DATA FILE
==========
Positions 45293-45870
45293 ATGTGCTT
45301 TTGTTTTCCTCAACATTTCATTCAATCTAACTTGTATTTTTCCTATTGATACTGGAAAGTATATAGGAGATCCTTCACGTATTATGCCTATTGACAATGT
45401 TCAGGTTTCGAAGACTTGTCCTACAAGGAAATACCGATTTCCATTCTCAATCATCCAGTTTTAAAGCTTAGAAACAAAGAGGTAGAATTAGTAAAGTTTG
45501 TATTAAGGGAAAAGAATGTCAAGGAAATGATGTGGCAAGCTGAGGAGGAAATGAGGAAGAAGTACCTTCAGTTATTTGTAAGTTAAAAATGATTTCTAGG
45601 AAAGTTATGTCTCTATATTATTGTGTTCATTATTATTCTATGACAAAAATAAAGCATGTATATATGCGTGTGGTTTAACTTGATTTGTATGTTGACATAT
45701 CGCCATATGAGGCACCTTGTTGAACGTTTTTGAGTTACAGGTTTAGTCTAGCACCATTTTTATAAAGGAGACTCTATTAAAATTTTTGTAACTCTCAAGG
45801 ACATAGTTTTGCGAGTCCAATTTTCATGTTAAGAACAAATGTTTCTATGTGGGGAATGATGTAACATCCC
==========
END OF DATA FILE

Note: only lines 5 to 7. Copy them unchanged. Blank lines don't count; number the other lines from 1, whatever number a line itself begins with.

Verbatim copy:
45501 TATTAAGGGAAAAGAATGTCAAGGAAATGATGTGGCAAGCTGAGGAGGAAATGAGGAAGAAGTACCTTCAGTTATTTGTAAGTTAAAAATGATTTCTAGG
45601 AAAGTTATGTCTCTATATTATTGTGTTCATTATTATTCTATGACAAAAATAAAGCATGTATATATGCGTGTGGTTTAACTTGATTTGTATGTTGACATAT
45701 CGCCATATGAGGCACCTTGTTGAACGTTTTTGAGTTACAGGTTTAGTCTAGCACCATTTTTATAAAGGAGACTCTATTAAAATTTTTGTAACTCTCAAGG